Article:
The Tennessee Supreme Court will hear oral arguments on two cases on Tuesday in Kingsport as part of the court’s SCALES programs. SCALES stands for the Supreme Court Advancing Legal Education for Students.
Since its creation in 1995, the SCALES program has given more than 36,000 Tennessee students from more than 540 high schools the ability to see the judicial branch in action, to learn more about the Tennessee legal system and the function of the appellate courts.
According to a release from the court, the program provides the students firsthand experience through a partnership of attorneys, teachers, and students. Prior to the event, volunteer attorneys and judges will visit the students’ classrooms to discuss the actual cases that will be heard and help them understand more about the process.
The two cases that will be heard on Tuesday are Joshua Keller v. Janice Casteel et al (a wrongful termination case out of Cleveland, Tennessee) and State of Tennessee v. Steve M. Jarman (a case alleging inadmissible evidence was presented in a criminal trial).
“Hearing cases before the students of this great state is one of our most enjoyable experiences,” said Chief Justice Jeff Bivins, who also happens to hail from Kingsport. “It’s a unique opportunity for the court to participate in civics education for Tennessee’s students.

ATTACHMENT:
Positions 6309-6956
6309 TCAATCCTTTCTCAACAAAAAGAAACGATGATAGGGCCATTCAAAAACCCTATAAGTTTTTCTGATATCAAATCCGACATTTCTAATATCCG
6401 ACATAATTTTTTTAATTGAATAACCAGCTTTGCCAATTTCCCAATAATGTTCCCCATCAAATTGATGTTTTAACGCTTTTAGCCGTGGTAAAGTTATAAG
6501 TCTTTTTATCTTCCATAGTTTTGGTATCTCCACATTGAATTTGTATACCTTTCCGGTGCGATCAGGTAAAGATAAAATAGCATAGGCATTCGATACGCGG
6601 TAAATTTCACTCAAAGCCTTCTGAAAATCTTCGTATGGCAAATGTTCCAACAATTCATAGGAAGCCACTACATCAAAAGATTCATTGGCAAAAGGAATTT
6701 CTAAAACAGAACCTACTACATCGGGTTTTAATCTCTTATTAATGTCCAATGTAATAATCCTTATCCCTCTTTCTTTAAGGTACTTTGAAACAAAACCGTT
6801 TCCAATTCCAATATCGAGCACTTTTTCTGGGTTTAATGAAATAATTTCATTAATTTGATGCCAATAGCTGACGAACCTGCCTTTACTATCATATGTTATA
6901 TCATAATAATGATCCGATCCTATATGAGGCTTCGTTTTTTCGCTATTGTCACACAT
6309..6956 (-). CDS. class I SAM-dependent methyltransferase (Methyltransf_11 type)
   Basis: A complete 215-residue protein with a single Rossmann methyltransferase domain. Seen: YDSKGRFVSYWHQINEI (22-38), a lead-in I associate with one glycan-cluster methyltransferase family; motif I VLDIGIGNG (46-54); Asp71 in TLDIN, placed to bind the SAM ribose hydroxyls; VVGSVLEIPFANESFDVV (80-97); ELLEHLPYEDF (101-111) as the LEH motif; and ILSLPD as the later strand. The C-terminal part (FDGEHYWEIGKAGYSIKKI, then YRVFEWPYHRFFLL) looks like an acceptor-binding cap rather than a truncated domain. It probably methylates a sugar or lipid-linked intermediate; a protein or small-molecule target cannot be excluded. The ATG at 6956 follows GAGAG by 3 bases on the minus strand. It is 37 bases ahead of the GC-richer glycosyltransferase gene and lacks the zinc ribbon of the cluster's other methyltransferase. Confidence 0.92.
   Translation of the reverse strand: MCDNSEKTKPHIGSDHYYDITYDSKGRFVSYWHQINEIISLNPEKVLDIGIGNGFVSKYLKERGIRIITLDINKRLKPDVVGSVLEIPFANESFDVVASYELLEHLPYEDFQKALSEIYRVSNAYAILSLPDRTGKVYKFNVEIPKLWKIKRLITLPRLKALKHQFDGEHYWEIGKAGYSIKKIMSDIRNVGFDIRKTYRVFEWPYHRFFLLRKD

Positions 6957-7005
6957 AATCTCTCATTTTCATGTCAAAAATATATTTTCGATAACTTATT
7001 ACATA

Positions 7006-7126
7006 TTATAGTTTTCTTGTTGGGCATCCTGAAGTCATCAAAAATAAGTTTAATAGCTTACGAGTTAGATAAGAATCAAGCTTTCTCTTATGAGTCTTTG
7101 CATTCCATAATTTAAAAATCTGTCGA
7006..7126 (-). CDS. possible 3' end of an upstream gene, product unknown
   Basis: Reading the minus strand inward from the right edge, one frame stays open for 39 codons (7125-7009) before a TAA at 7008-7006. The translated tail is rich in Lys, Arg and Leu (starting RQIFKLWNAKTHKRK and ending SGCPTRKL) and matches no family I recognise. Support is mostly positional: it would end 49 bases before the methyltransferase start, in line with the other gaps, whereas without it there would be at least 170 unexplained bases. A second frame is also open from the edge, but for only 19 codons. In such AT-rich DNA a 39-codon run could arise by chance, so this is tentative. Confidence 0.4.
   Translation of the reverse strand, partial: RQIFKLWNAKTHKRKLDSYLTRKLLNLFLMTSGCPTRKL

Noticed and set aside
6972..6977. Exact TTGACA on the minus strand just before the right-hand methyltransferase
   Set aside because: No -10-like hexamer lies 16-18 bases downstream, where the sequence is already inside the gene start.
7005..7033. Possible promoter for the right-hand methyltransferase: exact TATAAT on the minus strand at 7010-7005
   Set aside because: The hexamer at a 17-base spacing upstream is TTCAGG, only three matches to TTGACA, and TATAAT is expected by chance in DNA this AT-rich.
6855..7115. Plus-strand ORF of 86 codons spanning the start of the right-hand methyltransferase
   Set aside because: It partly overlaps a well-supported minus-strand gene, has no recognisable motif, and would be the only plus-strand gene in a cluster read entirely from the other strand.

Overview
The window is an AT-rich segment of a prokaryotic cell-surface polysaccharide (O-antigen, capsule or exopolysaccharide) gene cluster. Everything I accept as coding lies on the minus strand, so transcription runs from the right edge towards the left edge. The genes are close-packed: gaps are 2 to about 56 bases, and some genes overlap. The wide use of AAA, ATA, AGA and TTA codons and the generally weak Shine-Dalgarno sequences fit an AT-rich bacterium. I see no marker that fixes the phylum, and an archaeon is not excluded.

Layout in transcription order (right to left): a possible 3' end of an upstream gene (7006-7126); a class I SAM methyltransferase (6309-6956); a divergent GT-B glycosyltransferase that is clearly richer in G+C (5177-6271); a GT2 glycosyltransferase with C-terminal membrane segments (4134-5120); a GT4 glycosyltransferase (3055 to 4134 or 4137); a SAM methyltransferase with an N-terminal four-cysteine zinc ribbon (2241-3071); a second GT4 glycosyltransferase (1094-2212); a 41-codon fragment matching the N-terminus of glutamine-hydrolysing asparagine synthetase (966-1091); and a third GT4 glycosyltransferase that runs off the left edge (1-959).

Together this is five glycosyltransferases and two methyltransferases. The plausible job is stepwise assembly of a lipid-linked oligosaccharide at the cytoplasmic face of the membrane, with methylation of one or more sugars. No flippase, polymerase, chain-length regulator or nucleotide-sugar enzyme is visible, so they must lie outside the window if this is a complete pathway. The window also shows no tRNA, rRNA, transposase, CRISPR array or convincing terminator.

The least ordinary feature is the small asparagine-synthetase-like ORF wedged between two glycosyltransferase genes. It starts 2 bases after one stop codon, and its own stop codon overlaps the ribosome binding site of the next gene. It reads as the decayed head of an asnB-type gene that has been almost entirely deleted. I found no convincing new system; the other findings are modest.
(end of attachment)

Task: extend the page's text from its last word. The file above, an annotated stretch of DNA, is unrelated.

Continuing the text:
The following high schools will be participating in the SCALES program on Tuesday: Sullivan North, Sullivan South, Sullivan East, Dobyns-Bennett, D-B EXCEL, Tennessee High, Elizabethton, Unicoi County, Daniel Boone, David Crockett, Providence Academy, and Science Hill.
“The Tennessee Supreme Court believes that educating young people about the judicial branch is paramount to creating productive citizens,” Justice Cornelia Clark said. “The SCALES project is a great opportunity for high school students to get a firsthand look at the Supreme Court in action, while also developing an appreciation for the rule of law and the role it plays in our society.”
ABOUT JUDGE BIVINS
Chief Justice Jeff Bivins took office as a member of the Tennessee Supreme Court on July 16, 2014. Effective Sep. 1, 2016, his colleagues elected him to the position of chief justice.
Tennessee Supreme Court (2014)
Tennessee Court of Criminal Appeals (2011)
Circuit Court, 21st Judicial District (2005)
Circuit Court, 21st Judicial District (1999)
Private practice, Boult, Cummings, Conners & Berry, Nashville, (1986 to 1995; 2001 to 2005)
Assistant Commissioner and General Counsel, Tennessee Department of Personnel, (1996 to 1999; 2000 to 2001).
Vanderbilt University School of Law, J.D. 1986
East Tennessee State University, B.A. Magna Cum Laude, 1982